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Neuromechanics

April 26, 2010

Neuromechanics is an emerging field that views the brain, body, and environment question as a biologically-salient complex system which can provide a stepping-stone to applications such as brain-computer interfaces, neurorehabilitative assistive devices, and physically-immersive training procedures. In a series of experiments and computational investigations conducted in the past year, neuromechanical principles were used in two ways: to better understand how the design of motion-controlled and haptic-based virtual environments conform to features of human physiology, and how such environments can be used to create ‘mutant’ conditions to better understand the natural range of physiological responses to such environments.

The results of these explorations revealed two features. The first finding was that introducing perturbations (instances of environmental mutation) at different points in the experimental results in a number of modifications to performance in subsequent trials. The other finding is that the geometry of the forelimb is related to the output of muscles as measured both electrophysiologically and behaviorally. This is true even in cases where the body geometry and performance indicators are artificially scaled to illustrate the effects of prosthetic devices and different degrees of nonlinear feedback in the neuromechanical system.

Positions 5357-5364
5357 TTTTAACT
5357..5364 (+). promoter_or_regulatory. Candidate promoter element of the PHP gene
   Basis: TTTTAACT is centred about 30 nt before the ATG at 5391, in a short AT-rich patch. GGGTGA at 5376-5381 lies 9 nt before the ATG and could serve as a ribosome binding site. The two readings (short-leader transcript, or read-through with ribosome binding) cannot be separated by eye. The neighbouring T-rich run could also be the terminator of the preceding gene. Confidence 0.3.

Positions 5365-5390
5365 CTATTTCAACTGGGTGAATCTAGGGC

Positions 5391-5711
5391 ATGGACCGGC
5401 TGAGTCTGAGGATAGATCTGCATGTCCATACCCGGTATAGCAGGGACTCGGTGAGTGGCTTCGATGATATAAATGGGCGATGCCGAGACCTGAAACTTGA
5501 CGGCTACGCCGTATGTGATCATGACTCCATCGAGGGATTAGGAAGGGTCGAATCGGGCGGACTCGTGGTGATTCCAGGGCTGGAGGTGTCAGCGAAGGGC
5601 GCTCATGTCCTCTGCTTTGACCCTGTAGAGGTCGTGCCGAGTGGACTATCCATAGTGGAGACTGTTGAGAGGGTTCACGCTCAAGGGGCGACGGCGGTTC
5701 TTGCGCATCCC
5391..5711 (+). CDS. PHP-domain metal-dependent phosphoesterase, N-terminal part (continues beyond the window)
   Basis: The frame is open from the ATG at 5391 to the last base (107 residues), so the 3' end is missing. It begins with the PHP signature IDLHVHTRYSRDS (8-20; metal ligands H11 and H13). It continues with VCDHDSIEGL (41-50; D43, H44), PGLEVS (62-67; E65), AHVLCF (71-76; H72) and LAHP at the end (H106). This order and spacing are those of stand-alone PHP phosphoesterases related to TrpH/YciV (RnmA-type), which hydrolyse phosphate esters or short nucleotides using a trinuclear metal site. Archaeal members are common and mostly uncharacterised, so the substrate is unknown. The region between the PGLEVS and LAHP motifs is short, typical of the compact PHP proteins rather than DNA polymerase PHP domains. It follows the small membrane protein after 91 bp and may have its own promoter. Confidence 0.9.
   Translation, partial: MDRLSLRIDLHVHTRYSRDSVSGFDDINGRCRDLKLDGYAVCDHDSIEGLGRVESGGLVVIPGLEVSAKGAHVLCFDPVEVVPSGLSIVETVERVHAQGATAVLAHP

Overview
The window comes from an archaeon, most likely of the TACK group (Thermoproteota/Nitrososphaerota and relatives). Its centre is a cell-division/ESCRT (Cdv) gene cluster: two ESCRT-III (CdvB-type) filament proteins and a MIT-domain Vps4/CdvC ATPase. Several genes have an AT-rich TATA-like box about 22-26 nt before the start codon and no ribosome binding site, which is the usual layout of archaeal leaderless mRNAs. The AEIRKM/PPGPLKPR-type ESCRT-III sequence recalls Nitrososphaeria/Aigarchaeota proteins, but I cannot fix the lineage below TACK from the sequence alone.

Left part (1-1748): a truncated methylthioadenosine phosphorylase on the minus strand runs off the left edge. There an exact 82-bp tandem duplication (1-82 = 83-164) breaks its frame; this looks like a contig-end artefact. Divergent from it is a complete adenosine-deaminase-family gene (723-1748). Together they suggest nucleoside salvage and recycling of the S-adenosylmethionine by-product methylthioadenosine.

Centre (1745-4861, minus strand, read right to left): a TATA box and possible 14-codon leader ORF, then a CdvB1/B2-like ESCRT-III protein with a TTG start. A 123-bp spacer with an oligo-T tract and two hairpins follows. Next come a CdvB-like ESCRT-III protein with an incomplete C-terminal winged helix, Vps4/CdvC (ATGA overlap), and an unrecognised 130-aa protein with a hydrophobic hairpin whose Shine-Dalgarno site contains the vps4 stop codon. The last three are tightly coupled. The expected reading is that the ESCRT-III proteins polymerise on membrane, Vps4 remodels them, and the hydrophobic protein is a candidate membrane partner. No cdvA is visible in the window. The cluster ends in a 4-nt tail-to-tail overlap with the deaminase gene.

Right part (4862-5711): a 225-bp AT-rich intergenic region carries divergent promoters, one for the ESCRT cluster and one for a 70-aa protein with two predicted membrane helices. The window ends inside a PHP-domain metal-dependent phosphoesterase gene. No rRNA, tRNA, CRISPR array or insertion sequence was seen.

Selected Publications:
A range-based method for neuromechanics and wearable human-machine systems. In Progress

Team:

  • Bradly Alicea
  • Dr. Frank Biocca

Funding:
AT&T Endowment

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